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JUDITH FINGARD English Humanitarianism and the Colonial Mind: ley' ' WalterBrom NovaScoha, 1813-25 mSTORIa•qS havenotcompletely ignored WalterBromley. Post-Confederation chroniclers of NovaScotia applauded hisRoyalAcadianSchool of I813, one oftheearliest charity schools ofitskindinBritish NorthAmerica. xNearly a century later,George Hart claimed that Bromley wasthe originator and leading inspiration behind theself-help organization, theHalifaxPoorMan's Friend Society? Morerecently, Robin Winks canbecredited withspreading inaccuracies concerning Bromley's rolein Negroeducation in NovaScotia. a In theminorrealms ofCanadian literary history, Bromley waslongthought tobetheanonymous author ofA General Description ofNovaScotia, published in •8•3.4Far removed fromthecontext of thecolonial Maritimes, I B. Murdoch,A Historyof Nova-Scotia, or Acadie,in (Halifax i867), 347-8; D. Campbell,Nova Scotia,in its Historical,Mercantileand Industrial Relations (Montrealx873),p. 243;T.B. Akins,'Historyof Halifax City,' Nova Scotia HistoricalSociety, Collections, vin, x895,•58-9, x74 2 G.E.Hart, 'The Halifax PoorMan'sFriendSociety, •82o-•7, An Early Social Experiment,' Canadian Historical Review,xxxn,, i953, IO9-23 3 R.W. Winks,'NegroSchool Segregation in OntarioandNovaScotia,'Canadian Historical Review,% I969, I68. Winksalsoconfuses Bromley withWalterHenry Bromley, agrandson whomBromley never knew.E.R. Coward, Bridgetown, Nova Scotia: Its Historyto •9oo (Kenwillei955), p. 66 4 Aftera longperiodofdebate, BasilStuart-Stubb assembled theincontestable proof thatThomas Chandler Haliburton didinfactwritetheGeneral Description, which wasproduced onBromley's printing press in Halifax.See'On theAuthorship of A General Description ofNovaScotia, I823,'Papers oftheBibliographical Society ofCanada, IV,i965,i4-i8 , anarticle based ontheCorrespondence ofJudge Peleg Wiswall, vol.i, folder2in thePublicArchives ofNovaScotia leANS]. An examination of Bromley's career reveals twosidelights to Haliburton's authorship .Firstly,Bromleywasan incorrigible publicistof his own activities and Vol. LivNo 2Junei973 124 THE CANADIAN HISTORICAL REVIEW Douglas Pikeacknowledged Bromley's achievements inNovaScotia ascredentialsforhisprotempore appointment asprotector oftheaborigines of South Australia. 5Nonetheless, randomcomments of historians onBromley's activitiesarefewandfarbetween . Since hewasnevercentrally involved in colonial religion or politics, hiswide-ranging career hasneverbeeninvestigated. Yet a studentof the socialhistoryof BritishNorth Americain the earlynineteenthcenturycannotbut beintriguedby the tenacityand ingenuityof this controversial figureashefleetingly appears onthehistorical stage in various humanitarian guises. Bromley ishistorically significant because hewasoneoftherarelyidentifiableprivateindividuals throughwhomBritishsocial influences wereintroduced intothecolonies. He foundhisraison d'•trein theburgeoning English moralreformmovement of the period.Partlyhumanitarian, partlysentimentalist , partlymissionary in character, English philanthropy in the 'Age ofWilberforce' waschannelled principally through thebusinesslike andhighly mobile agency ofthevoluntary association. 6Unlikemanyofhiscontemporaries ,Bromley's humanitarianism did nothavean essentially intellectual or fanaticallyrdigiousbasis.Rather, he 'viewedwith admirationthe various benevolent Institutions whichoflateyears havebeenestablished in theBritish Empire, several ofwhich excited such livelyemotions inhisbreast astoinduce him to contemplate the moregeneraldiffusion of theirbenefits to the most distant regions of theGlobe. '• Bromley's altruistic activism wascertainly exceptional among British Americanresidents of hisdayandage;significantly, Bromley wasnot a colonist bornandraised, but an expatriate Englishman. His lackof vested interest in preserving the status quoin Nova Scotiaand hisinexhaustible vitality achievements, and wouldhaveundoubtedly claimedthe authorship of a bookso widelyapprovedasthe GeneralDescription.Secondly, it is well knownthat Hallburtonwasashamed of hisfirstliteraryeffortandhe undoubtedly intended to makeit appearthat Bromleywasthe author.Why elsewouldHaliburtonhave claimed in his introduction that the author had resided in Nova Scotia for at leastfifteenyears? Thiswasa clearreference to Bromley's initial visitto the colony in x8o8with hisregiment,the WelchFusiliers. Contemporaries did not believethat Bromleywastheauthorbutbythe x83os hisnamehadbecome associated with the book.J. Crosskill, A Comprehensive Outlineo[ the Geography and Historyof NovaScotia(Halifax x838), p. 76.Haliburton's rusedeceived generations of literary historians. 5 D. Pike,Paradise ofDissent, South Australia •8•9-•857 (Melbourne x957),PP.•4ø-• 6 F.K. Brown, Fathers oftheVictorians, theAgeof Wilberforce (Cambridge x96•), passim 7 Petition ofBromley toGeneral Assembly ofNovaScotia, x8•4,x,^Ns mss vol.305 (Filesof theHouseofAssembly), doc.no 77 WALTER BROMLEY IN NOVA SCOTIA 1813-25 125 helpedtomakehim anoutstanding innovator in thefieldof socialimprovement , a breedwhich an immatureand imitativecolonialcommunitydid notofitself produce. 8Asa product of English society, hepossessed onedistinctive asset which in his view accounted for his fervent and disinterested publicspirit.He considered himselfto be a memberof the 'middleclass' that social stratafromwhichtheinitiatives for improvement generally had tospring, because theupperclass wastoodepraved andcomplacent toserve inanybenevolent capacity butthatoffigurehead. In thepre-industrial society of the colonies, however,nascentmiddle-class elementswere slow to riseto positions of influenceand independence. In Bromley'sday, the colonial bourgeosie wasstilldominated by government officeholders and supporters, andtheycould notcompare withsuccessful capitalists, that'class ofgentlemen everywhereto befoundin themiddleclass of society throughout England whofortheirzealandphilanthropy maybetrulystyled thesaltoftheearth. '9 Twoaspects ofBromley's background areimportant foranappreciation of hisvariedachievements: hewasa self-made manof humbleoriginsandhe spent theprimeyears ofhislifeworkinghiswayup throughtheranksof the highlyitinerantBritish armyin...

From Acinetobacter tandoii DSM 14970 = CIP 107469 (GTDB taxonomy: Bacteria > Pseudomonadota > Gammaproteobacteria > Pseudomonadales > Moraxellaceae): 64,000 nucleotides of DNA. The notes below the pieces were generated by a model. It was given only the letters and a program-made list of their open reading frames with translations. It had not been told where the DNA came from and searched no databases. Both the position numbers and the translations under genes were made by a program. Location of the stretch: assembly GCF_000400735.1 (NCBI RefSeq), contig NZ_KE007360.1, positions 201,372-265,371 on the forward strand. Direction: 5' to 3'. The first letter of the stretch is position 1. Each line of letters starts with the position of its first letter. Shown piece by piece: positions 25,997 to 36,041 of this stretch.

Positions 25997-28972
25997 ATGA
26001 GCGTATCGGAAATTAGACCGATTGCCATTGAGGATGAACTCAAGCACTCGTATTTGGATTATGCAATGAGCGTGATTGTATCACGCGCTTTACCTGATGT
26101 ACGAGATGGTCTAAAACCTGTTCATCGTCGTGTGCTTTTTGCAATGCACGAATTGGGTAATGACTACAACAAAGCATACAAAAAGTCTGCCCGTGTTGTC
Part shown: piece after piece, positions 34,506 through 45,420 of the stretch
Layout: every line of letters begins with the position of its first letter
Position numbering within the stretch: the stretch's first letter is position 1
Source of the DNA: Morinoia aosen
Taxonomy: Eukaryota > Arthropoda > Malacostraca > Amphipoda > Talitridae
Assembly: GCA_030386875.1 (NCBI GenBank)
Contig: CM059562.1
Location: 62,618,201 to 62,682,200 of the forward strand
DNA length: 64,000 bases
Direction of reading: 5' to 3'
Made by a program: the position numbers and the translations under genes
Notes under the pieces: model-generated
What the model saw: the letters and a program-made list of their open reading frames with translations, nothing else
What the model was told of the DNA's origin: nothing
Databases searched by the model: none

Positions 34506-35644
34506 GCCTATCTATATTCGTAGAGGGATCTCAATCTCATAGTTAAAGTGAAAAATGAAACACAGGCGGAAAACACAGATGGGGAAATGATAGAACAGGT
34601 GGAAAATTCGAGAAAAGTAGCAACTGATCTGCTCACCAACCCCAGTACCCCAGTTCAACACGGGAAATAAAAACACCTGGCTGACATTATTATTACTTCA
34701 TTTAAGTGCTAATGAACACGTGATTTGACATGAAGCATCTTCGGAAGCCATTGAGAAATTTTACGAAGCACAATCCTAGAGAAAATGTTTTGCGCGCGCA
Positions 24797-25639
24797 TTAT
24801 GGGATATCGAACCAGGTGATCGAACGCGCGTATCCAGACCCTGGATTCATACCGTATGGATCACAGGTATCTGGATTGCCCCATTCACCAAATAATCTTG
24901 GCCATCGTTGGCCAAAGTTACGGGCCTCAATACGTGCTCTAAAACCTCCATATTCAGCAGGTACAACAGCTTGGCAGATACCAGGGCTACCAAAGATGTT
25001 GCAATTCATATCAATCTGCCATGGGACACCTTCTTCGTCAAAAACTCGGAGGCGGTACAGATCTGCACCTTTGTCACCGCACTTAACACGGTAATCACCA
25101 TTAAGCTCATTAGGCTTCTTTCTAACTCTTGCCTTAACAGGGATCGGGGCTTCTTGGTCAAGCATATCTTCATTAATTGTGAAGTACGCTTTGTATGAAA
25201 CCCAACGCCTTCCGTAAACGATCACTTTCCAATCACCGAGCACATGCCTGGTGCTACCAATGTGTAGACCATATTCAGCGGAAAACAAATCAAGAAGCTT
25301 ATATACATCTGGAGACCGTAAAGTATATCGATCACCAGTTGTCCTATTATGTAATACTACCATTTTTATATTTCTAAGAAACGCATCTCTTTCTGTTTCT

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Additional Information

ISSN
1710-1093
Print ISSN
0008-3755
Pages
pp. 123-151
Launched on MUSE
2016-04-06
Open Access
No